Last updated on October 2nd, 2020 at 10:00 am
>>> Many employers that currently have drug testing programs may be asking the question – should I stop drug testing for marijuana. There are several other questions that need to be answered first.
- Is my company required to have DOT regulated drug testing? Then testing for marijuana is required.
- Is my company participating in a drug free workplace program due to our company receiving Federal contracts or grants? In that case, if you are drug testing, then marijuana must be included.
- Is my company participating in a State drug free workplace program that gives my company a discount on workers compensation insurance programs? Most of these programs require testing for marijuana.
- Is my company drug testing employees due to a contract with another company? Many times the substances to be tested for are spelled out and marijuana is required.
- Are there safety sensitive positions in my company? Impaired employees can cause accidents.
- What does the law in my state say about medical marijuana? Important decisions to be made.
- What does the law in my state say about recreational marijuana? Important decisions to be made.
- What is my company position on having employees report to work possibly under the influence of marijuana? This is perhaps the most important question and perhaps should be answered first.
You can see from the above questions that the decision to perhaps stop drug testing for marijuana is a complex decision. The decision should come from the top; what does executive management say about this. It is also important that a company attorney be consulted.
Drug use is a significant threat to workplace health, safety and productivity. Safety must be considered in any discussion in regards to drug testing. Productivity issues should also be considered. Compliance with regulations or contract obligations will be equally important to your decisions.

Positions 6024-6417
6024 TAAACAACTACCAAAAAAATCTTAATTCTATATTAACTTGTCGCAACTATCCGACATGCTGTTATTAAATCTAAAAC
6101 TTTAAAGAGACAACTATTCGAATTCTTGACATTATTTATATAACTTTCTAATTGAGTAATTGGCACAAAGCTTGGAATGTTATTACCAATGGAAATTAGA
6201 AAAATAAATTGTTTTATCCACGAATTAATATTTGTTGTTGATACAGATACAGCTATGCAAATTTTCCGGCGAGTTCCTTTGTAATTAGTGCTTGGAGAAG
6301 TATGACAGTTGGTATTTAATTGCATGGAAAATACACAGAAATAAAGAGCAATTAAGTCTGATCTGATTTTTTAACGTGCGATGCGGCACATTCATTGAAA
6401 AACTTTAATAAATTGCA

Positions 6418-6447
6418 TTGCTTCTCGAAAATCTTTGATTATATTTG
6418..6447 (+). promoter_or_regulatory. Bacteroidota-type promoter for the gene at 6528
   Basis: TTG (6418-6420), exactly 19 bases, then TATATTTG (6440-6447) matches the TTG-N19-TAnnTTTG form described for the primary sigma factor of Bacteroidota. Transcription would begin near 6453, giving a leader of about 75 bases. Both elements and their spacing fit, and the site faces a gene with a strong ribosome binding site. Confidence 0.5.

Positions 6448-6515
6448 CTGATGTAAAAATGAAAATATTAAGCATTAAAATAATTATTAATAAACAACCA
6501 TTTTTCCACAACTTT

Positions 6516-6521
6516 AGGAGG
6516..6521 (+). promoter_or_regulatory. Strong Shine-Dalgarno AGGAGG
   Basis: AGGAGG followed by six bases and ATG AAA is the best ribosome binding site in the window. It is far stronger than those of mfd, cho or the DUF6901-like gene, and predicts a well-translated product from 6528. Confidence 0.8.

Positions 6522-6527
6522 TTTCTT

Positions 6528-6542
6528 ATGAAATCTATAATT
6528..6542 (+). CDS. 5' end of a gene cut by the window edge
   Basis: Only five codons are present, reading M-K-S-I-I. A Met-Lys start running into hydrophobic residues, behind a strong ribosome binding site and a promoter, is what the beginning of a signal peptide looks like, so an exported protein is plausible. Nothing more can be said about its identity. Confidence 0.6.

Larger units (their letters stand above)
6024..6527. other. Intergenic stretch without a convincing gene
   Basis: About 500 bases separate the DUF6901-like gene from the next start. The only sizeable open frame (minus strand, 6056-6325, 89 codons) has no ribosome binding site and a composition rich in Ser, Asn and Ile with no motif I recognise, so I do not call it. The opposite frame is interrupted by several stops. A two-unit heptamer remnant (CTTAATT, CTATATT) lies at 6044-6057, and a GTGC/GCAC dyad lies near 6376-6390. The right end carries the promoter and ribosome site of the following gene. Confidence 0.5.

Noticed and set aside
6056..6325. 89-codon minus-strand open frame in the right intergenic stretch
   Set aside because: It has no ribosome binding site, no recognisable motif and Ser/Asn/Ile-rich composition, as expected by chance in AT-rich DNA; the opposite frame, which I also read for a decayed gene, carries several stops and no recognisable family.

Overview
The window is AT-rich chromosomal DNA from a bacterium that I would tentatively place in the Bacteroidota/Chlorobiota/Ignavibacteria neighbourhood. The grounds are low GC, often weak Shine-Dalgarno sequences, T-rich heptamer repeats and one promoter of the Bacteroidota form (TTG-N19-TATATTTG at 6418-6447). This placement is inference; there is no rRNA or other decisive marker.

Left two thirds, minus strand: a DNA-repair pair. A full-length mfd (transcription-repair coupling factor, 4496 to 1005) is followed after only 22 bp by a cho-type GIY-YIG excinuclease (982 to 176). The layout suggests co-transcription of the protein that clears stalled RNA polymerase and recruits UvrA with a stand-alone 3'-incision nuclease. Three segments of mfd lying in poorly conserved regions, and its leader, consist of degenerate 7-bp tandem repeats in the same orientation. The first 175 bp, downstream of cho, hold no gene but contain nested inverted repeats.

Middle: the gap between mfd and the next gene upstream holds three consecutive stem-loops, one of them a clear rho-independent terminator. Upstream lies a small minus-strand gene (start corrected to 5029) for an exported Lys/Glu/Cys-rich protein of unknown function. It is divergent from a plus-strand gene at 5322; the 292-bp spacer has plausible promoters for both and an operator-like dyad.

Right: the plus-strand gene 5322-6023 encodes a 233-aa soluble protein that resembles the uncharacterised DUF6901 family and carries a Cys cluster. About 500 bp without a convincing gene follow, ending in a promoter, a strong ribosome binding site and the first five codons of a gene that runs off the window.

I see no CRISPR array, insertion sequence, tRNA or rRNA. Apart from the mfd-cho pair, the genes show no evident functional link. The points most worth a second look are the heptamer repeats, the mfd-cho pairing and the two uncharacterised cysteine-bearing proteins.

The first step for any employer is to take a look at your current drug free workplace policy. Does this policy accurately reflect the beliefs of the company owner, CEO or executive management? If the company does not have a drug free workplace policy, they need one right away.
Perhaps your company will accept medical marijuana as valid and not have an issue employing medical marijuana users. If this is the case, know your state law on medical marijuana – is smoking marijuana allowed; it is not in several states that allow medical marijuana. Positive drug tests for marijuana may not be present in some of the other ways that medical marijuana is consumed. Also, important is to verify an employees’ medical marijuana card or letter of authorization.
In the above situation for medical marijuana, if you stop testing for marijuana; you will risk any of your employees coming to work under the influence of marijuana and potentially expose your company to liability. Safety and productivity are issues that you must be concerned about. In any case regarding medical marijuana, before taking adverse action against an employee for a positive marijuana drug test; caution and discussion among upper management is absolutely necessary. Consulting legal counsel would also be a good idea.
Regarding recreational marijuana as of August 2017, there are eight states and the District of Columbia that have adopted laws legalizing marijuana for recreational use. These are Alaska, Colorado, Oregon, Washington, California, Massachusetts, Maine and Nevada. It is these states that employers must make some very tough decisions. The decision about allowing employees to come to work potentially under the influence of marijuana must be made.
The bottom line – employers must make hard decisions and implement written policies regarding these decisions. Education and training is critical to make sure all employees, management and human resource officials are consistently following these policies.